Book Review - Violence and the Civilizing Process in Cambodia by Roderic Broadhurst, Thierry Bouhours and Brigitte Bouhours

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    Abstract

    "Violence," Soviet-born author and biochemist Isaac Asimov wrote, "is the last refuge of the incompetent." We as a human species are undeniably a violent one, and since time immemorial, we have yet to coexist without violence. The theme and study of violence is at the core of Violence and the Civilising Process in Cambodia by Australia National University researchers Roderic Broadhurst (Professor of Criminology), Thierry Bouhours (Visiting Research Fellow), and Brigitte Bouhours (Visiting Scholar), who present us with a criminological analysis of patterns of violence in Cambodia. Their temporal scope spans the era of French colonization (1863-1945, 1945-1953), anti-colonial conflicts, and beginning with independence, Cambodia's civil war (1967-1975), years under Communist Party of Kampuchea (CPK) rule (1975-1979), and post-conflict development (1979-present).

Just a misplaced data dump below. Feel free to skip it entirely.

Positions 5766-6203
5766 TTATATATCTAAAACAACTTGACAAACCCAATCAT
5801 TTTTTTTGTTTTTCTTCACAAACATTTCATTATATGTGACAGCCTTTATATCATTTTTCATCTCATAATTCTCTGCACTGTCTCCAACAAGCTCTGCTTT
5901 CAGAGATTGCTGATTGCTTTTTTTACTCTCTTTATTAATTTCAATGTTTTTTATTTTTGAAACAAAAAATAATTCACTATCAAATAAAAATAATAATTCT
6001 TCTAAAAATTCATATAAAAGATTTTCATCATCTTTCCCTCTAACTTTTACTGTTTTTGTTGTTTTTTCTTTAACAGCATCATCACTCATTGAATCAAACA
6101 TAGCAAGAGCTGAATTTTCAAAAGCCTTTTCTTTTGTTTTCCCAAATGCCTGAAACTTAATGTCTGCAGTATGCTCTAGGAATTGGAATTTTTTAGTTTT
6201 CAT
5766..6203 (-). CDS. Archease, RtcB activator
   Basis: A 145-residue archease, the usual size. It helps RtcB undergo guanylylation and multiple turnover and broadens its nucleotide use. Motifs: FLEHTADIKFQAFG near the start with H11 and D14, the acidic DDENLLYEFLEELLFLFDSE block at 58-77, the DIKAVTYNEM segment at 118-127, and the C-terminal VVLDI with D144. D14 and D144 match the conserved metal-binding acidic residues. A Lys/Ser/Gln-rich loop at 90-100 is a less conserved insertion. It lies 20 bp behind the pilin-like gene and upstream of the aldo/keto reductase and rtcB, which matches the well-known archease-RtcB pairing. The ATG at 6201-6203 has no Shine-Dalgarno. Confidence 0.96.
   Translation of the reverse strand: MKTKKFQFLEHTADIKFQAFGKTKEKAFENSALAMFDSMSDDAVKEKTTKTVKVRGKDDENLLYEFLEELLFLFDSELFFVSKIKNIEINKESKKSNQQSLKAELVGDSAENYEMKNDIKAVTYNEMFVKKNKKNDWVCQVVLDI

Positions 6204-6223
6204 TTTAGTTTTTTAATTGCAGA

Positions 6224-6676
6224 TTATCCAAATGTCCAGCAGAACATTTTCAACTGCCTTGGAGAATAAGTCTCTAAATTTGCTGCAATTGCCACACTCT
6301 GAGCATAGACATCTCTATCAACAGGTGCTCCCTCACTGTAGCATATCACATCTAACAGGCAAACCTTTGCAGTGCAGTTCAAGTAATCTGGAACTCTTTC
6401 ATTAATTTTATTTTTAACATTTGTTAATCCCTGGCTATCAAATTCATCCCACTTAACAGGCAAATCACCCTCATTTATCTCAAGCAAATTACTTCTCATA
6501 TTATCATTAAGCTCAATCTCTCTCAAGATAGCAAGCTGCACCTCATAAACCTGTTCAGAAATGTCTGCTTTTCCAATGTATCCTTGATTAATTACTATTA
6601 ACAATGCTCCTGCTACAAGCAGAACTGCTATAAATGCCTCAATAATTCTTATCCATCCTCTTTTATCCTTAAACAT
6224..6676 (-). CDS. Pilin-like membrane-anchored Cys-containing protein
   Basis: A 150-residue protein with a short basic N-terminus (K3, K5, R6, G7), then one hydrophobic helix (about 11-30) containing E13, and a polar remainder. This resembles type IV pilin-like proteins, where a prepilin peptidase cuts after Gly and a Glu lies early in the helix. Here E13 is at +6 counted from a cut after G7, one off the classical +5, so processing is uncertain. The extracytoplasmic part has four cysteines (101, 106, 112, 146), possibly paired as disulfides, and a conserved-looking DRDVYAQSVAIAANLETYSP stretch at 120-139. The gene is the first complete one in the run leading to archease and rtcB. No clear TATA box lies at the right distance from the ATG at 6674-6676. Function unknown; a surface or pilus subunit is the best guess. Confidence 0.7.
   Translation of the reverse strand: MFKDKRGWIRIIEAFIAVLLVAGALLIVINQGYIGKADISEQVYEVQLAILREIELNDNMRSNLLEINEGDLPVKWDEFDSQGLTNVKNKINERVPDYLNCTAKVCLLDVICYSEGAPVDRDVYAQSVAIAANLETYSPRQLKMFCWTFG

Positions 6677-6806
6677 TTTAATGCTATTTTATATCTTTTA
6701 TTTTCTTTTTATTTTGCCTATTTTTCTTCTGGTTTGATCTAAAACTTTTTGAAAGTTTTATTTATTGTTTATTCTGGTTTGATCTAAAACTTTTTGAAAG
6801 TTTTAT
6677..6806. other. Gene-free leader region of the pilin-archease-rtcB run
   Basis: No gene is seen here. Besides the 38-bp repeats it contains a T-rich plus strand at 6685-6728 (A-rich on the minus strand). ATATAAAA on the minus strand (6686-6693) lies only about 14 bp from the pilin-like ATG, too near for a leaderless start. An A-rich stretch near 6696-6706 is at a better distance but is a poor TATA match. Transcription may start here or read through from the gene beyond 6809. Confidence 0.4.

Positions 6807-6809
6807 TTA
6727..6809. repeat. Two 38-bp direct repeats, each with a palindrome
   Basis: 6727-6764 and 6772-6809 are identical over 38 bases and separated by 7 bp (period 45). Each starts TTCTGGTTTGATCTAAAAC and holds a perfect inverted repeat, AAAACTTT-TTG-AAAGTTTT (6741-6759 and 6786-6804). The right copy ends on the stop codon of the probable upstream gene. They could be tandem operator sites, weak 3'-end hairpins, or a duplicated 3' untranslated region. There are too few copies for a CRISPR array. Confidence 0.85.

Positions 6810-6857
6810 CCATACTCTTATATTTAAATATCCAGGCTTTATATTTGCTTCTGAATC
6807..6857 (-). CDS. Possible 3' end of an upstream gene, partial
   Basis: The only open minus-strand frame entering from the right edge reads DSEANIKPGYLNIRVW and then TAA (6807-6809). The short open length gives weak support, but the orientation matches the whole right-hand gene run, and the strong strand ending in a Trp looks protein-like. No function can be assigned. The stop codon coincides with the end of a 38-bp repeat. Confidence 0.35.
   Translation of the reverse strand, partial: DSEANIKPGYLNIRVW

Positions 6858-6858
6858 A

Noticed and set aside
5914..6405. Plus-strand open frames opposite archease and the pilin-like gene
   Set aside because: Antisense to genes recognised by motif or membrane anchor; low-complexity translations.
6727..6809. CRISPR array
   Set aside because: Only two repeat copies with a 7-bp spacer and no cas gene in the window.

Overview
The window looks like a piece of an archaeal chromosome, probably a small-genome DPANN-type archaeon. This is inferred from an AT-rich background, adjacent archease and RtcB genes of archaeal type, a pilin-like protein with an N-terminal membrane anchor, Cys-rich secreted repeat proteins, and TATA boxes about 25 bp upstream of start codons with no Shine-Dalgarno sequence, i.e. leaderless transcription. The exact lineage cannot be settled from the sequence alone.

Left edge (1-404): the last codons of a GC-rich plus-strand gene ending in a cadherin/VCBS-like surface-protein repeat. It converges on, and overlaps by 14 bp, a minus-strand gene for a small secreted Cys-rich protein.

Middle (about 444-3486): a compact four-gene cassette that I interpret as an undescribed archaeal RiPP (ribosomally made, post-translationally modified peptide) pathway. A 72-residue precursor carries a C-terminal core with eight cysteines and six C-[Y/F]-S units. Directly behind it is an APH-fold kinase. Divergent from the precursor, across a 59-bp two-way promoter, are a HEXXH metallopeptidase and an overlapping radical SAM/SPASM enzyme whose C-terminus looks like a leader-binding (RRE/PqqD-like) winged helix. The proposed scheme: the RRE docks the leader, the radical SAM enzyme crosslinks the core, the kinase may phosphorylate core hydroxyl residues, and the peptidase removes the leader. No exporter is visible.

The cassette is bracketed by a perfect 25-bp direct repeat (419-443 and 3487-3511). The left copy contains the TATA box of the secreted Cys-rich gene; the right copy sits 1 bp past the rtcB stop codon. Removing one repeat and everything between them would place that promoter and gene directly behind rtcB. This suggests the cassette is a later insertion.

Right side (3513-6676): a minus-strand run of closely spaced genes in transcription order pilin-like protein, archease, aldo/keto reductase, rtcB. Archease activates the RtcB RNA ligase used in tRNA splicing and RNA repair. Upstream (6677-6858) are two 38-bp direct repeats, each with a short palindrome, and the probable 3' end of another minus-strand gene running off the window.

Original languageEnglish
    Pages (from-to)100-103
    JournalExplorations: A Graduate Student Journal of Southeast Asian Studies
    Volume15
    Publication statusPublished - 2019

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